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COMPUTER GENERATED FILTERING?

18-10-2016
by 
in 

Hydrosmart has developed a device in Adelaide, South Australia that sits on the outside of pipes, treating water as it passes without the use of chemicals or filters.

The microprocesser unit consists of an antennae wound in a metal coil, which emits a series of computer-generated frequencies to break down scaling in pipes, taps and containers.

The frequencies and pulses pass through the coil to charge the water externally. This charge disrupts the bonds of minerals in the water, dissolving calcium, iron and gypsum scale off pipes.

It also helps to reduce the size of the build-up when water passes through taps or showerheads. Previously this had resulted in damaged hair and irritated skin.

Hydrosmart Managing Director Paul Pearce said all water infrastructure had minerals such as calcium or iron pass through, which could bond together and block pipes.

“We’re a water conditioning business that doesn’t use filters, chemicals or purifiers,” Pearce said.

“We are leading the way for non-chemical water treatment by charging the water externally to change the behaviour of the water, making it better and helping to make the infrastructure more sustainable in the long-term.”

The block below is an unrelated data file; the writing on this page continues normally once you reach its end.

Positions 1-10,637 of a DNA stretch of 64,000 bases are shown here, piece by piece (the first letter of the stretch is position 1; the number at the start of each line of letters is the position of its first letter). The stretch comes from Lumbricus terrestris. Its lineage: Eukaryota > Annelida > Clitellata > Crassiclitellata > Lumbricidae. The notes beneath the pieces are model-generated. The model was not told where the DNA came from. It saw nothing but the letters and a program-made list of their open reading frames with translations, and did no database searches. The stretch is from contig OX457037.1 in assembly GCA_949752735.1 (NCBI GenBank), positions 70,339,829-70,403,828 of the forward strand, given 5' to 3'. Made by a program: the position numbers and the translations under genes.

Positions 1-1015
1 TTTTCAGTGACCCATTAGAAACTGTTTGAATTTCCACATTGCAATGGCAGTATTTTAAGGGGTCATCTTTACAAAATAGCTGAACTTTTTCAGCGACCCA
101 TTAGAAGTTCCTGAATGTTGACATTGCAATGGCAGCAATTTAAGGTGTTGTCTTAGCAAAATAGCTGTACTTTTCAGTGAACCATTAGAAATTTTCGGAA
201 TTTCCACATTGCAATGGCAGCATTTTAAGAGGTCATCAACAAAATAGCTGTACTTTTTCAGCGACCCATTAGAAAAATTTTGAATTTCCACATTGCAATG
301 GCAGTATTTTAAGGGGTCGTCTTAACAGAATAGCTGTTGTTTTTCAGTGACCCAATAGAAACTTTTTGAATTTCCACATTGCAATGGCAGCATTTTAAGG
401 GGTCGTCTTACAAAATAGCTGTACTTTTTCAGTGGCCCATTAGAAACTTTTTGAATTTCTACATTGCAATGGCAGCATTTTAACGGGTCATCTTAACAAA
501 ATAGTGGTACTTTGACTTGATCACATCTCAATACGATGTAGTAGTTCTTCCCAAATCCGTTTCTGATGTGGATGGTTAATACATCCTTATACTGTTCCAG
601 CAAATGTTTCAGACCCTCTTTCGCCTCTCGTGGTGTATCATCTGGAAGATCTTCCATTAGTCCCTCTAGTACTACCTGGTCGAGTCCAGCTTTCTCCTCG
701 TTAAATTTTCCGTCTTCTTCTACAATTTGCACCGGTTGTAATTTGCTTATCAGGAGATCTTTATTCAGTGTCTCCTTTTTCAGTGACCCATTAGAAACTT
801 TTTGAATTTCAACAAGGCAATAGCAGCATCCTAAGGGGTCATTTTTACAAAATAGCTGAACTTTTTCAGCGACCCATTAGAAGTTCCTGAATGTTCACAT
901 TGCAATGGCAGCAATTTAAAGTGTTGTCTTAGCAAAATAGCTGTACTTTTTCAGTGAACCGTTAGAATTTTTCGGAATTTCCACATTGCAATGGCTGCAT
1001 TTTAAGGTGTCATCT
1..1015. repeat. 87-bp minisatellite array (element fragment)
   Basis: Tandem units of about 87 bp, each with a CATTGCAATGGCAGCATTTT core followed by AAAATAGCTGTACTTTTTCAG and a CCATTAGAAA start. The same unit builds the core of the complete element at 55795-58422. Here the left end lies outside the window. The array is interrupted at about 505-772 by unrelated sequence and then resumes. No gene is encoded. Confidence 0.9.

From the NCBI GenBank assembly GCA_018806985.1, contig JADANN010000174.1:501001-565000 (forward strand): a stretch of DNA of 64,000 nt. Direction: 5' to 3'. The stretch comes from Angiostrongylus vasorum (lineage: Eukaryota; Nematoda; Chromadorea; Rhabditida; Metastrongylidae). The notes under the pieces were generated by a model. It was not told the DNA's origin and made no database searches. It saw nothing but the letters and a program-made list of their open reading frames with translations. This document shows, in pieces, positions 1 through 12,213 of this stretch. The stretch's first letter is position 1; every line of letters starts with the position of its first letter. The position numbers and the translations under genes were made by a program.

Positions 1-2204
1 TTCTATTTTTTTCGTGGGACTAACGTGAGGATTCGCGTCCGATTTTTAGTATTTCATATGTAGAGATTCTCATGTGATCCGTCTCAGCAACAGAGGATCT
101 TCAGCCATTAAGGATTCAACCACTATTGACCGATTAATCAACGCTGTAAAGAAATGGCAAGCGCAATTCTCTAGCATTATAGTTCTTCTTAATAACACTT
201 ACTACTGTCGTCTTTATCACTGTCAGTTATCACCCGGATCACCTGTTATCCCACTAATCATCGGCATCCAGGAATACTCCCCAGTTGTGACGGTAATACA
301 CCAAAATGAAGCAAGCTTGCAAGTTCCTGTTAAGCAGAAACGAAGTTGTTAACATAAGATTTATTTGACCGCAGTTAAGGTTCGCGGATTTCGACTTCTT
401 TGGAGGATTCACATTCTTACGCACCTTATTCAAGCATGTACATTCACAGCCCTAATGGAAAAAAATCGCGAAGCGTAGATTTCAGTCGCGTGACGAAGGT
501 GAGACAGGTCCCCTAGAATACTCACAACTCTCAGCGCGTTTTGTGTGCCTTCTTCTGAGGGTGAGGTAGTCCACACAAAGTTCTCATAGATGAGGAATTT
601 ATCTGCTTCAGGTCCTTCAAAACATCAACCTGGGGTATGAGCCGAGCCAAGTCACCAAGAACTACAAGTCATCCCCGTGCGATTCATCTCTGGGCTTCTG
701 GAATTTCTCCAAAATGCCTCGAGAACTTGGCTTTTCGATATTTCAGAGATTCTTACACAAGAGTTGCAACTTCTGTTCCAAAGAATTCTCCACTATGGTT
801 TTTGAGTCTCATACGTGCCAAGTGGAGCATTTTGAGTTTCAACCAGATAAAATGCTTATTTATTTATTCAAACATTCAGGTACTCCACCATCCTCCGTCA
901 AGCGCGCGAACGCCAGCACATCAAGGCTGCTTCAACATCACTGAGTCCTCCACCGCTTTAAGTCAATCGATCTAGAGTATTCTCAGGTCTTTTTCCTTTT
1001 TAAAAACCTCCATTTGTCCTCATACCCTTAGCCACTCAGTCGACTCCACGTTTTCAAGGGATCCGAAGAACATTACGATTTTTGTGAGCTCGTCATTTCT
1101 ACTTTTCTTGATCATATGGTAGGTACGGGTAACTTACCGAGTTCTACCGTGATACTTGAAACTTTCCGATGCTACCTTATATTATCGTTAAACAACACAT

Hydrosmart has taken its water treatment technology to the Pacific island-nation of Tonga where it is fitting a unit at the International Dateline Hotel.

“For many places, like Tonga, there are often limestone aquifers where the water is high in calcium and things like filters don’t dissolve salts – this affects soils, plants, pipes, plumbing and washing machines,” Pearce said.

For the Dateline Hotel the addition of the unit means the laundry, kitchen and bathroom infrastructure is less likely to block up or produce hard water.

Pearce said the microprocessor unit was highly efficient and would only use about AU$10 a year worth of electricity in most cases, less than a standard light bulb.

“We can make salty water soft and useful for irrigation instead of it causing plant problems and scale. It’s a holistic shift using electronics and a computerised approach to water,” he said.

“Normally salts restrict the water intake but research has shown that by changing the charge it (salt) moves away from the roots of the plant and deeper through the soil profile, so plants can keep drinking even during hot days.

“The technology is ahead of the curve because people look at consumable technologies like reverse osmosis for squeezing salt out or water softeners for pulling the calcium out but you need a lot of power to achieve those outcomes.”

South Australia is the driest state in the driest continent in the world and has become a world leader in water treatment and reuse technologies.

Pearce said his device would work year-round as long as it remained plugged in and activated.

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